Alix Le Clerc

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Blessed Alix Le Clerc, C.N.D.
Alix Le Clerc 3.jpg
Religious, educator and foundress
Born2 February 1576
Remiremont, Duchy of Lorraine,
Holy Roman Empire
Died9 January 1622(1622-01-09) (aged 45)
Nancy, Duchy of Lorraine,
Holy Roman Empire
Venerated inCatholic Church
(Canonesses of St. Augustine of the Congregation of Our Lady)
Beatified4 May 1947, Vatican City, by Pope Pius XII
Major shrineCathedral of Our Lady,
Nancy, Meurthe-et-Moselle, France
Feast9 January

Alix Le Clerc (2 February 1576 – 9 January 1622), known as Mother Alix, was the foundress of the Canonesses of St. Augustine of the Congregation of Our Lady (French: Notre-Dame), a religious order founded to provide education to girls, especially those living in poverty. They opened Schools of Our Lady throughout Europe. Offshoots of this Order brought its mission and spirit around the globe. She was beatified by the Catholic Church in 1947.


Early life[edit]

Alix (the local form of Alice) le Clerc was born into a wealthy family in Remiremont in the independent Duchy of Lorraine, part of the Holy Roman Empire. She was a vivacious, lively girl, who loved music and dancing. She would spend her evenings partying with her young friends. When she was about 18, her family moved to Mattaincourt, a manufacturing center.[1] Three years later, a sudden illness confined her to her bed. While there her only reading material was a devotional book. This book would change her life.[2]


From the reading and reflection she was able to do while recuperating from her illness, Le Clerc began to feel the need for a dramatic change in her life. She approached the pastor of the town, Dom Peter Fourier, C.R.S.A., with whom she shared this growing conviction about the need for a new direction in her life, but that none of the religious Orders appealed to her. This left her doubtful about the validity of her struggle.[2]

A vision of Our Lady answered her questioning and gave her the direction she sought, as she felt called to care for the daughters of the poor of the region, who had little or no access to education.[2] Supported in this by Fourier, who himself had seen the desperate need for this among the rural populace of his parish, she resolved to commit her life to this goal. She was joined in this enterprise by four of her friends, with whom she established a community where they could follow lives of simplicity, prayer and respecting the presence of God in each girl whom they would receive for instruction.[1]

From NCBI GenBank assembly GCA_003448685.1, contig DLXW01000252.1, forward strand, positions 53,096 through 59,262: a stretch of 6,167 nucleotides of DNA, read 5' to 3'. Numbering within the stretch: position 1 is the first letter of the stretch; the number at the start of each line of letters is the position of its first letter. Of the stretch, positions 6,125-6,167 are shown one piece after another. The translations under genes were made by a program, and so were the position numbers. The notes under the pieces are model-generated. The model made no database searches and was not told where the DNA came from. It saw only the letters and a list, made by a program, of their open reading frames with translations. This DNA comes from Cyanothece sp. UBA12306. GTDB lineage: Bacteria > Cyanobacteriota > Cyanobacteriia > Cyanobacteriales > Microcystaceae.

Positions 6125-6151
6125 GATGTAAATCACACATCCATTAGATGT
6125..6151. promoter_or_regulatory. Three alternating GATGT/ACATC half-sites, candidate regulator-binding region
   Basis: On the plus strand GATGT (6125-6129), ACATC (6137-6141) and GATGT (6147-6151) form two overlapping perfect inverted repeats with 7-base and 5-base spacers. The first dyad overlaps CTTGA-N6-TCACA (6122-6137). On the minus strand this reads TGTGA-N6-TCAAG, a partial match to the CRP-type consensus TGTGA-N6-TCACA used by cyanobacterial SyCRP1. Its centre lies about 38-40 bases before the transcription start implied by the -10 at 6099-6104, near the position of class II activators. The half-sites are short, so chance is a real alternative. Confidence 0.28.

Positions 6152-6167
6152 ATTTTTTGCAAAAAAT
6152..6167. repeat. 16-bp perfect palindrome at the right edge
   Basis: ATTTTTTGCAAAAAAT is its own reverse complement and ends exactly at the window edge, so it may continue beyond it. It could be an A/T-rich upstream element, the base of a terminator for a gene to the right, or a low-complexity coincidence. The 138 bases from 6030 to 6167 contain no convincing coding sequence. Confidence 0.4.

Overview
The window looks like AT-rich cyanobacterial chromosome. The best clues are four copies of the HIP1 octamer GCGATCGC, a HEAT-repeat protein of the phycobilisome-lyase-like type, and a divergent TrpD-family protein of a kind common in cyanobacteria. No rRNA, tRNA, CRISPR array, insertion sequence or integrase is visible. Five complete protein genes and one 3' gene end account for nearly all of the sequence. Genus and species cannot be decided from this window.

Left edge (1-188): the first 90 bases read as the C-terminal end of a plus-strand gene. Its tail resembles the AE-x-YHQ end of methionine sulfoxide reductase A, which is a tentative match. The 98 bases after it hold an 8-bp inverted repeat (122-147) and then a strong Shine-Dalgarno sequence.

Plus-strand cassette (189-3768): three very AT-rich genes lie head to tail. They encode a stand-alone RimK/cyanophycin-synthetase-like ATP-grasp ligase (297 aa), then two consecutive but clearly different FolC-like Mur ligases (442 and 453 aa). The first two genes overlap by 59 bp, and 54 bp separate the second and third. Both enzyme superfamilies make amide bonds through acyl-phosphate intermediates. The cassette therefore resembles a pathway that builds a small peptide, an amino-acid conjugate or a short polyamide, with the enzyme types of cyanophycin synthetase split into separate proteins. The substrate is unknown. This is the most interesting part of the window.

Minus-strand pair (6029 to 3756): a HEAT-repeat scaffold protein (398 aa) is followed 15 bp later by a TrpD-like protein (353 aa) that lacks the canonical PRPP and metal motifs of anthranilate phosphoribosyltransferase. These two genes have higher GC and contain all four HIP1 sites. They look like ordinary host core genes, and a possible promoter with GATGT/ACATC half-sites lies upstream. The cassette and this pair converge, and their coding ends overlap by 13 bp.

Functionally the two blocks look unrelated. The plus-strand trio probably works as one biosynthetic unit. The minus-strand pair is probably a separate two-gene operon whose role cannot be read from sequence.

On Christmas Day 1597, Le Clerc and her companions made private vows in the parish church to Fourier. The small community opened their first school the following July in Poussay, where they offered free education to the girls of the duchy. Expansion of their work developed quickly, with communities being opened in Mattaincourt (1599), Saint-Mihiel (1602), Nancy (1603), Pont-à-Mousson (1604), Verdun and Saint-Nicolas-de-Port (1605). All the schools took the name of Notre-Dame.[2]

Le Clerc established herself in Nancy, capital of the duchy, and devoted herself to the care of the girls who came to the schools of the new congregation. At the same time, working through major obstacles, she and Fourier developed Constitutions for the new congregation through which the communities could be legally recognized by the Church and the State.[1]

The vision Le Clerc and Fourier had was one in which schools would give a free education to all, poor and rich, and all girls would be welcome, regardless whether they were Catholic or Protestant. Additionally, the other needs of their locales would be answered, with visits to the sick and poor. They encountered resistance to this open form of life from the hierarchy, who did not look favorably on their teaching outside a cloister. In consultation with the first Sisters, especially Le Clerc, the final form of the Constitutions which Fourier wrote took an innovative answer to this by allowing two ways of life to those women who wished to follow the goals of the congregation. In keeping with ancient practice, each community would be autonomous, subject to the local bishop, and would each have to seek this formal recognition on its own from the local religious authorities. The houses were to be of two forms, all following the Rule of St. Augustine, as well as the Constitutions:

  • Those monasteries whose members who would take public vows (canonesses) and would observe full monastic enclosure, wearing the habit of the congregation.
  • Those monasteries whose members would take private vows (Daughters/Sisters (French: Filles) of the congregation) and would be free to leave the monastery with the approval of the Superiors of the house for any legitimate purpose, such as going to Confession, participating in Mass when unable to do so in the monastery, or participating in works of charity. They would not wear the religious habit of the Congregation, but instead one developed for that community.